Corticotomy side is distracted for another 7mm (14mm altogether) and good bone regenerate is visible. All pin sites are dry including proximal half pin which is HA coated. Today we changed one strut, another one is due in next few days (as per TSF prescription).
Ap and lateral view X-rays are suggesting good apposition of the proximal fragments and good callus formation in the level of corticotomy.
11 August 2015
We are getting more problems (complications) recently but we are in the most crucial part of the job. This is certainly anticipated therefore follow ups in one week increments.
One of the slotted screws broke. doesn't happen very often but knowing that they are withholding 1000N force through the wire and compressing the wire (friction force between wire and the ring enables stability) to the ring to maintain the fixation is not a surprise. My estimate of torque required to fix a wire to the ring is in the range of 10-15Nm. It is certainly easier to mange than broken wire. Slotted bolt gets replaced with a new one and wire tension re-established the old fashion way - using spanners only.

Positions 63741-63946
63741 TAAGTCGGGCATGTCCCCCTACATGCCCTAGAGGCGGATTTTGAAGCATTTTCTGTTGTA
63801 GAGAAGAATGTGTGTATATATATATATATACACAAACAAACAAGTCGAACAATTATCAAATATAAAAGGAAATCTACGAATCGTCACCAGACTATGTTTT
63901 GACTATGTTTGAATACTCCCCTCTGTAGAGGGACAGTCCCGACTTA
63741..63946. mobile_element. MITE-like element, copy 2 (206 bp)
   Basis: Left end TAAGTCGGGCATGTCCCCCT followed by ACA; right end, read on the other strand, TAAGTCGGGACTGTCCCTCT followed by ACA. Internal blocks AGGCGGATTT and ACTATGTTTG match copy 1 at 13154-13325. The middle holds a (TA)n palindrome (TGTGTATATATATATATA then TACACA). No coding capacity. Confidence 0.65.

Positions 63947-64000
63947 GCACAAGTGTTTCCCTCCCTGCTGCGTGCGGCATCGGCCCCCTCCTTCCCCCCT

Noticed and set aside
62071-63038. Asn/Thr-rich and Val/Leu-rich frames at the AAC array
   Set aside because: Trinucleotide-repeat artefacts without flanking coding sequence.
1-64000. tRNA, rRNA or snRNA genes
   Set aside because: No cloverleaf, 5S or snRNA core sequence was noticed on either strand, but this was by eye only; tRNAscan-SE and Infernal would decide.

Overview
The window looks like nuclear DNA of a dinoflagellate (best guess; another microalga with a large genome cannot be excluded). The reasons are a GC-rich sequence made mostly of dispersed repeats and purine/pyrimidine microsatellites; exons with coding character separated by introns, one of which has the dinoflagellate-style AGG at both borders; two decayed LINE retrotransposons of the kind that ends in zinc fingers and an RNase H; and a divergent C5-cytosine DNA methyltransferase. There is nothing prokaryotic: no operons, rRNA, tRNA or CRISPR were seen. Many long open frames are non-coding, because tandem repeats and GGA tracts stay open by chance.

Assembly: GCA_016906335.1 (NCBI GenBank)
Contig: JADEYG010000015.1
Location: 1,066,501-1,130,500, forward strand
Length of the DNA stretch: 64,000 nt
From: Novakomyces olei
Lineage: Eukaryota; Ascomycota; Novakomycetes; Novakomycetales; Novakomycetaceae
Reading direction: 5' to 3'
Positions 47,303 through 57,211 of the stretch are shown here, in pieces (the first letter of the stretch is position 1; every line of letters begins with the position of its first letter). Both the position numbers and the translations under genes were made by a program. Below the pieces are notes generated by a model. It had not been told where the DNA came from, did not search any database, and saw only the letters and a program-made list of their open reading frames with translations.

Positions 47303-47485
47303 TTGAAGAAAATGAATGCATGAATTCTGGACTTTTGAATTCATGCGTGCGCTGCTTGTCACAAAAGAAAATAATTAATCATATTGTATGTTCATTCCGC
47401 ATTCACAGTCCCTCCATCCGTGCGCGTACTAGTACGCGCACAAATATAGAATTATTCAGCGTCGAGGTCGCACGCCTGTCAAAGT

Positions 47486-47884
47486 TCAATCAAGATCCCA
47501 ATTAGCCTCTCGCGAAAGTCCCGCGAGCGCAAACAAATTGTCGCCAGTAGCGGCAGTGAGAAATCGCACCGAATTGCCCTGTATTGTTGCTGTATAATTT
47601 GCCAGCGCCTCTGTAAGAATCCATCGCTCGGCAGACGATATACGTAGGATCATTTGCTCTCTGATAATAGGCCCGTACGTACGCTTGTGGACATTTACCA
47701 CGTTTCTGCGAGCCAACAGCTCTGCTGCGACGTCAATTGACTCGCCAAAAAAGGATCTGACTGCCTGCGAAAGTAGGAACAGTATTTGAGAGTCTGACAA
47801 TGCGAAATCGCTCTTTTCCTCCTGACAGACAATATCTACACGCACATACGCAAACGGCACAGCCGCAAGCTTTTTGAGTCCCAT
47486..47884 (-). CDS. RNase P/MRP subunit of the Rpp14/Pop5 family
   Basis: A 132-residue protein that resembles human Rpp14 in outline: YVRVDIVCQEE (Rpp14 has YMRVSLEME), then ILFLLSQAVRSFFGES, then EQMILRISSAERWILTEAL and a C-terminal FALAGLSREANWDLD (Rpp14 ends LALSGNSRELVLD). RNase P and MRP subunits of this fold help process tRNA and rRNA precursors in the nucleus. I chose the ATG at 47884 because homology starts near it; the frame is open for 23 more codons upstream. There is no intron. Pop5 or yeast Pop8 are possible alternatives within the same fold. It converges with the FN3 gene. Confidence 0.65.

Otherwise X-rays show progress as planned. Proximal fragment is moving into the mid fragment (yellow arrow) when distal corticotomy is getting bigger (another 7 mm since the last time, blue arrow). One of the expected complications (drawbacks) is tightening of the Achilles tendon due to the lengthening of the leg. Only physiotherapy can help at the moment but we will also slow down the distraction speed to 0.5mm per day as we have already reached 2cm of new bone and the risk of premature consolidation is smaller. But still can happen. Will keep an eye on it.
Plan for the next week:
18 August 2015
Everything is going well. Still pain at the level of the mid shaft tibia, not as much in the ankle joint. Pin sites dry and clean. On the X-rays below you can see that the proximal fragment is getting into the mid fragment as originally planned. Clinically it looks that we have achieved the "docking" point as majority of the struts are tight to the level where they cannot be turned anymore by bare hand. Another TSF prescription given to correct apex posterior deformity on the lateral view, but not compressed it anymore.
Due to the deformity, proximal ring is impinging on the skin. Skin is padded and protected, but further correction should remove ring from the skin. Hopefully. But it is difficult to predict due to the moving fragment around the place.